First, just look at the top left panel, a. It’s a plot of the level of expression of the tbx-8 gene over time, where each line in the plot is a different animal. The lines in black are in the wild type animal, with fully functional copies of bothe tbx-8 and tbx-9, and you should be able to see that there’s a fair amount of variation in expression, about two-fold, in different individuals. The lines in green are from animals mutant for tbx-9; it’s messy, but statistically what happens when tbx-9 is knocked out, more tbx-8 gene product is produced.

Panel e, just below it, shows the complementary experiment: the expression of tbx-9 is shown for both wild type (black) and animals with tbx-8 knocked out. Here, the difference is very clear: tbx-9 levels are greatly elevated in the absence of tbx-8. This shows that tbx-8 and tbx-9 are actually tied together in a regulatory relationship where levels of one rise in response to reduced levels of the other, and vice versa.

(Click for larger image)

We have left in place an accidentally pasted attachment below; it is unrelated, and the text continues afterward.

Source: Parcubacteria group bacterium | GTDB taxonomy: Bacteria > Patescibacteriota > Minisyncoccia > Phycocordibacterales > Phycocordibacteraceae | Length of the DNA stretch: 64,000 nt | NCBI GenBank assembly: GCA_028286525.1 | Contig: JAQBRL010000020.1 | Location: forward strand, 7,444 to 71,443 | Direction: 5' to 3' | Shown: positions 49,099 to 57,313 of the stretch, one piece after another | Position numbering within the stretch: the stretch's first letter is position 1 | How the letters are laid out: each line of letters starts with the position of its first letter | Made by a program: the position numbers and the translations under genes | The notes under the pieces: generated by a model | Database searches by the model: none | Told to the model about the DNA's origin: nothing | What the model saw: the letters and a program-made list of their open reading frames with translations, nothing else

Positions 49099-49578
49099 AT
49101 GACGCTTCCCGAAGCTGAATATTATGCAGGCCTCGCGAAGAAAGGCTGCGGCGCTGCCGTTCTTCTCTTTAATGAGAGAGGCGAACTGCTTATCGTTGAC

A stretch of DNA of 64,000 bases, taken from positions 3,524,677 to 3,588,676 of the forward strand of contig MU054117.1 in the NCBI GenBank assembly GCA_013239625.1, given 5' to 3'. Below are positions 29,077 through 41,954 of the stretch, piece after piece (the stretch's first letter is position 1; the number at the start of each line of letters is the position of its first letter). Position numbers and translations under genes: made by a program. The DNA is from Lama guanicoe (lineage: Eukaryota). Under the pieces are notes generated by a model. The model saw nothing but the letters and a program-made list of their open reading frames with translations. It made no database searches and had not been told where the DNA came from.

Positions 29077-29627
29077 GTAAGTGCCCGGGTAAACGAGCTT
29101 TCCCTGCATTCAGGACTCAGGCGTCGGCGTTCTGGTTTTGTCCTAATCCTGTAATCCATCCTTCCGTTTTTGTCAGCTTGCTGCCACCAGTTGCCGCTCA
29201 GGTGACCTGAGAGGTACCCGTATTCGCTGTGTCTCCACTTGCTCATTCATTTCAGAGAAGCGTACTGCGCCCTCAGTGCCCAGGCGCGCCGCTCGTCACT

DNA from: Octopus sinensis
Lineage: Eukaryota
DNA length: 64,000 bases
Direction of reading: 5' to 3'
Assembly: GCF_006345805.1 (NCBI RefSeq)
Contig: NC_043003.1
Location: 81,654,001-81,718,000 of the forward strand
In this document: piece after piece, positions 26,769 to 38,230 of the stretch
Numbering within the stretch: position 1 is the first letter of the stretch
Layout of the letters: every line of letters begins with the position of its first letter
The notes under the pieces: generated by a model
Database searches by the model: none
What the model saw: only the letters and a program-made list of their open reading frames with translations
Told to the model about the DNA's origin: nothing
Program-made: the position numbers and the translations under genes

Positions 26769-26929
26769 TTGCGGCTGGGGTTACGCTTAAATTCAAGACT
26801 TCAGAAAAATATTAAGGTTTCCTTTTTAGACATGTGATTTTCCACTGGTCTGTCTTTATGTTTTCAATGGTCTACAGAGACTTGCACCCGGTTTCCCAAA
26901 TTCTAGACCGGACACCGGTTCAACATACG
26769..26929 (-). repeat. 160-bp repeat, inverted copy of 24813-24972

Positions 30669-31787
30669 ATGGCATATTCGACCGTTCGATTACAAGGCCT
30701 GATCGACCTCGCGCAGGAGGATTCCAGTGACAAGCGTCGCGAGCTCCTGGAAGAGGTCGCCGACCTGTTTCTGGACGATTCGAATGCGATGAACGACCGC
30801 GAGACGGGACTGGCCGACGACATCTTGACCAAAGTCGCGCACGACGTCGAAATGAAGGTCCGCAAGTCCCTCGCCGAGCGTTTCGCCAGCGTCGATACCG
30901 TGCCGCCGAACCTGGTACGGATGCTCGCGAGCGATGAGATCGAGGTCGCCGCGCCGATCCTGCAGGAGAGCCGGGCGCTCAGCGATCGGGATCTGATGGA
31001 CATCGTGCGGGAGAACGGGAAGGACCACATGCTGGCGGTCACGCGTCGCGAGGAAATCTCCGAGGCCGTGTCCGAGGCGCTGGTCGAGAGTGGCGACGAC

Early inter-individual variation in the induction of ancestral gene duplicates predicts the outcome of inherited mutations. a, Quantification of total green fluorescent protein (GFP) expression from a tbx-8 reporter during embryonic development in WT (black) and tbx-9(ok2473) (green) individuals. Each individual is a separate line. a.u., Arbitrary units. b, Boxplot of tbx-8 reporter expression (a) showing 1.2-fold upregulation in a tbx-9 mutant at comma stage (~290 min, P=1.6×3 10-3, Wilcoxon rank test). c, Expression of tbx-8 reporter in a tbx-9(ok2473) background for embryos that hatch with (red) or without (blue, WT) a morphological defect. d, Boxplot of c showing tbx-8 expression is higher in tbx-9 embryos that develop a WT phenotype (blue) compared with those that develop an abnormal (red) phenotype at comma stage (P= 6.1×10-3). e, Expression of a ptbx-9::GFP reporter in WT (black) and tbx-8(ok656) mutant (green). f, Boxplot of tbx-9 reporter showing 4.3-fold upregulation at comma stage (~375 min, P=3.6×10-16). g, Expression of tbx-9 reporter in a tbx-8(ok656) mutant background, colour code as in